22 Ezek. xx. 16.
ness and fixation of the heart, to the horns and beams thereof: a broader, (but on the left hand) and in that, the corruptible treasures of this world; and a narrower, (but on the right hand) and in that, the everlasting treasures of the next. On both sides, that that you fix your heart upon, is your treasure; For, where your heart is, there is your treasure also.
Literally, primarily, radically, thesaurus, treasure, is no more but Depositum in crastinum, Provision for to-morrow; to show how little a proportion, a regulated mind, and a contented heart may make a treasure. But we have enlarged the signification of these words, provision, and, to-morrow: for, provision must signify all that can any way be compassed; and, to-morrow must signify as long as there shall be a to-morrow, till time shall be no more: but waiving these infinite extensions, and perpetuities, is there any thing of that nature, as, (taking the word treasure in the narrowest signification, to be but provision for to-morrow) we are sure shall last till to-morrow? Sits any man here in an assurance, that he shall be the same to-morrow, that he is now? You have your honours, your offices, your possessions, perchance under seal; a seal of wax; wax, that hath a tenacity, an adhering, a cleaving nature, to show the royal constancy of his heart, that gives them, and would have them continue with you, and stick to you. But then, wax, if it be heat, hath a melting, a fluid, a running nature too: so have these honours, and offices, and possessions, to them that grow too hot, too confident in them, or too imperious by them. For these honours, and offices, and possessions, you have a seal, a fair and just evidence of assurance; but have they any seal upon you, any assurance of you till tomorrow? Did our blessed Saviour give day, or any hope of a to-morrow, to that man, to whom he said, Fool, this night they fetch away thy soul? Or is there any of us, that can say, Christ sayed not that to him?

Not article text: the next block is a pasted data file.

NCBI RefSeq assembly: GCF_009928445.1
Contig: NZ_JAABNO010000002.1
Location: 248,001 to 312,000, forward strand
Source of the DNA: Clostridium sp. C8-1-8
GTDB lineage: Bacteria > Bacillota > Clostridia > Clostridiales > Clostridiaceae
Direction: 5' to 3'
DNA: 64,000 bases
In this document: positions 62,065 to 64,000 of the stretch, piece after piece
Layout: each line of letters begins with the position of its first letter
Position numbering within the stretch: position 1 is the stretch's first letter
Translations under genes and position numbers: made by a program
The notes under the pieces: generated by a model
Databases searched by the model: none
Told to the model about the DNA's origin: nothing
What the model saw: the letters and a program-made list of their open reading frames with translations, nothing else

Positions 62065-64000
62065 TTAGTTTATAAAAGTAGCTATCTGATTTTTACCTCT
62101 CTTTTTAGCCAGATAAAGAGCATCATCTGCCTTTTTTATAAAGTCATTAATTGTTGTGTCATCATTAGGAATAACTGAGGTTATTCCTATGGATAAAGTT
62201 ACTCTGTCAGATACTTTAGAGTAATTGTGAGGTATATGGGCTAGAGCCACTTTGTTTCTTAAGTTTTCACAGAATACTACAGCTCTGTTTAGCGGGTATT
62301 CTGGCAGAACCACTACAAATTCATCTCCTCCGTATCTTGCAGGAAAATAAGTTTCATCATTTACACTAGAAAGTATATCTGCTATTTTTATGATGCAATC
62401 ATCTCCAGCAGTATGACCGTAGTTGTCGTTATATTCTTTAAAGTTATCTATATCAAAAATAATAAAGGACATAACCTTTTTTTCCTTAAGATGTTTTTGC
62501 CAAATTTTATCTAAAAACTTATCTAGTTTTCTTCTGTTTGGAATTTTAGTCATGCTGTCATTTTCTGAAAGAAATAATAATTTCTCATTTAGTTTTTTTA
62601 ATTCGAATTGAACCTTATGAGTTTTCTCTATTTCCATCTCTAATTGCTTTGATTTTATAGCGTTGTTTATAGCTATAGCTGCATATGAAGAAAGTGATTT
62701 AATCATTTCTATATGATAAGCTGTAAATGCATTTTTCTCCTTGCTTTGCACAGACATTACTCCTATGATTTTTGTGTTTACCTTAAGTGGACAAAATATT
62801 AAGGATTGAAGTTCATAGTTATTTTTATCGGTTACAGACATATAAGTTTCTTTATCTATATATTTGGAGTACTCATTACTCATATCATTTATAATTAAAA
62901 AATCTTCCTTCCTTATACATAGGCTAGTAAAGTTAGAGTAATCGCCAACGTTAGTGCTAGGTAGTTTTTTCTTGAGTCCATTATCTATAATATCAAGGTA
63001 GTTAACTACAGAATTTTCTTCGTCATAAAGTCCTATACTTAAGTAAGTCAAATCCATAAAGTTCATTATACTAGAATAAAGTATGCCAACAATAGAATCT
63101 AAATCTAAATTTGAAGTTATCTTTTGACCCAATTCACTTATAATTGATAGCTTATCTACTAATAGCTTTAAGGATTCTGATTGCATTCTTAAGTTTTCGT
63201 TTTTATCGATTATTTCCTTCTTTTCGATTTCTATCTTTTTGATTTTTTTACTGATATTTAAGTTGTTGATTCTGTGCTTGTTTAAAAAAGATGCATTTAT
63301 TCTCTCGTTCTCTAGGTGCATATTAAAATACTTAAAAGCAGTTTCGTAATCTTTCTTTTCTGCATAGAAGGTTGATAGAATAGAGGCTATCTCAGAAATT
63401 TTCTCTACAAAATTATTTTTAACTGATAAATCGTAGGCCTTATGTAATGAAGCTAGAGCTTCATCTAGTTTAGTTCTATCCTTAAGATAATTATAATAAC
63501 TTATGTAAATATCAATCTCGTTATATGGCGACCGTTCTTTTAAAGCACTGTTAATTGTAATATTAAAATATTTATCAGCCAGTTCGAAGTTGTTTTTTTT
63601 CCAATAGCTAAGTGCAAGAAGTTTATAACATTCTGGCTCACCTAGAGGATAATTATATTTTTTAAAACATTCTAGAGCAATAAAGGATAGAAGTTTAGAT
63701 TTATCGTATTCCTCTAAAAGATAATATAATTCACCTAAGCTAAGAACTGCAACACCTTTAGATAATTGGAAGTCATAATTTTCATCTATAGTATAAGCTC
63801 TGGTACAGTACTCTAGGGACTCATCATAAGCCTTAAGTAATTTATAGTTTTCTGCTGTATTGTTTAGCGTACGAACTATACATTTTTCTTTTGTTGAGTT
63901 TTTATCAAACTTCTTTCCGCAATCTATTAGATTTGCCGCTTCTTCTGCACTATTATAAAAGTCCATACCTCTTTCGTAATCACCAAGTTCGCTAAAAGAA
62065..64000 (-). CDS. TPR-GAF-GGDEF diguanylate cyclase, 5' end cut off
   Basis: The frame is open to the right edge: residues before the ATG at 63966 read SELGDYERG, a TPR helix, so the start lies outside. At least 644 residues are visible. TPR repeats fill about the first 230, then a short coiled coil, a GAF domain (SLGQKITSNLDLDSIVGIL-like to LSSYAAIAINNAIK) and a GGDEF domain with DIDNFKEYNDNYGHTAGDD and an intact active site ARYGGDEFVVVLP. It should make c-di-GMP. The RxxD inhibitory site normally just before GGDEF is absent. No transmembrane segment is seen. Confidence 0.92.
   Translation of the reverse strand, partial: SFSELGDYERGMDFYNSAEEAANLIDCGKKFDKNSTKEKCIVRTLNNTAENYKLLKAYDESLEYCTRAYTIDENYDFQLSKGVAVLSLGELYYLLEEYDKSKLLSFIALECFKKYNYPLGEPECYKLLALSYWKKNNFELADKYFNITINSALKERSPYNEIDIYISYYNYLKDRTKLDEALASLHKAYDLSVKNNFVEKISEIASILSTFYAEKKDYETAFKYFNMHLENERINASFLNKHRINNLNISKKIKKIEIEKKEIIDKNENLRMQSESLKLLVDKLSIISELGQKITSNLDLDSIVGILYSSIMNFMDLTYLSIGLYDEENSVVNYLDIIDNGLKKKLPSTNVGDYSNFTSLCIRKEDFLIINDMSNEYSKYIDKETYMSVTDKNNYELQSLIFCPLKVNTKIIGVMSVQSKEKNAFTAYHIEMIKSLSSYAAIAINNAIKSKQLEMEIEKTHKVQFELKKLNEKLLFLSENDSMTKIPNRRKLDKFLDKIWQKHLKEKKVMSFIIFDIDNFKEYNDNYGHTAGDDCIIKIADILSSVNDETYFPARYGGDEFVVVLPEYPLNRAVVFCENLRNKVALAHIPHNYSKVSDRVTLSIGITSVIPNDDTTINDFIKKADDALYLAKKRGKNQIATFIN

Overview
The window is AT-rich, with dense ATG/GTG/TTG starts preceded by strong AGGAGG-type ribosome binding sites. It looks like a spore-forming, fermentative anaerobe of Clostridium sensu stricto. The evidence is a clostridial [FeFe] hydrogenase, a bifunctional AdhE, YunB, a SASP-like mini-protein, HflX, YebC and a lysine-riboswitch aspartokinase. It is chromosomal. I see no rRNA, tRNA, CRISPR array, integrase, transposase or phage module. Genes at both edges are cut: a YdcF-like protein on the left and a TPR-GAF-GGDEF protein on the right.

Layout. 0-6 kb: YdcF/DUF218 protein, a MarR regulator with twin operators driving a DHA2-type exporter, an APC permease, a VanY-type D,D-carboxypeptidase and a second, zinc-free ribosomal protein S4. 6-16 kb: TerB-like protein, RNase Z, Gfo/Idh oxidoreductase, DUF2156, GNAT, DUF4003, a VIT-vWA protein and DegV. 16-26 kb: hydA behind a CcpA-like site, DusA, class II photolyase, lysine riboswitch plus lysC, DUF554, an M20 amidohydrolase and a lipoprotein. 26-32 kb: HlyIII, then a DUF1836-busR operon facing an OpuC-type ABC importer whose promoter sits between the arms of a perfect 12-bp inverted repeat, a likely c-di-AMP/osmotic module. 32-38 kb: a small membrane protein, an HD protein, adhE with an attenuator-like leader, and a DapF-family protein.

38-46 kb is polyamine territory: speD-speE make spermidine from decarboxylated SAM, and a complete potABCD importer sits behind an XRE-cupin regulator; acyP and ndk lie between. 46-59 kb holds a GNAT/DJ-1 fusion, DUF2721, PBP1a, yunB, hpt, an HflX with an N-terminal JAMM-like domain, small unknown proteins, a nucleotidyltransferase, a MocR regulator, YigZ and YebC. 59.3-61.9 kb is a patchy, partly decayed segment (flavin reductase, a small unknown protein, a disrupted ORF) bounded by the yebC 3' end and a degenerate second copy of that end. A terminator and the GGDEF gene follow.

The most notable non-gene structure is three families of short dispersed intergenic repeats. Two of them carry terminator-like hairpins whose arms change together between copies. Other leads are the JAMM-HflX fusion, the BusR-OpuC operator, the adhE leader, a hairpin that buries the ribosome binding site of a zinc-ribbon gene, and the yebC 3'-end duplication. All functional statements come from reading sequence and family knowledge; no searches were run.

But yet, a treasure every man hath: An evil man, out of the evil treasure of his heart, bringeth forth that which is evil, says our Saviour": : every man hath some sin upon which his heart is set; and, Where your heart is, there is your treasure also. The treasures of wickedness profit nothing, says Job"; it is true: but yet,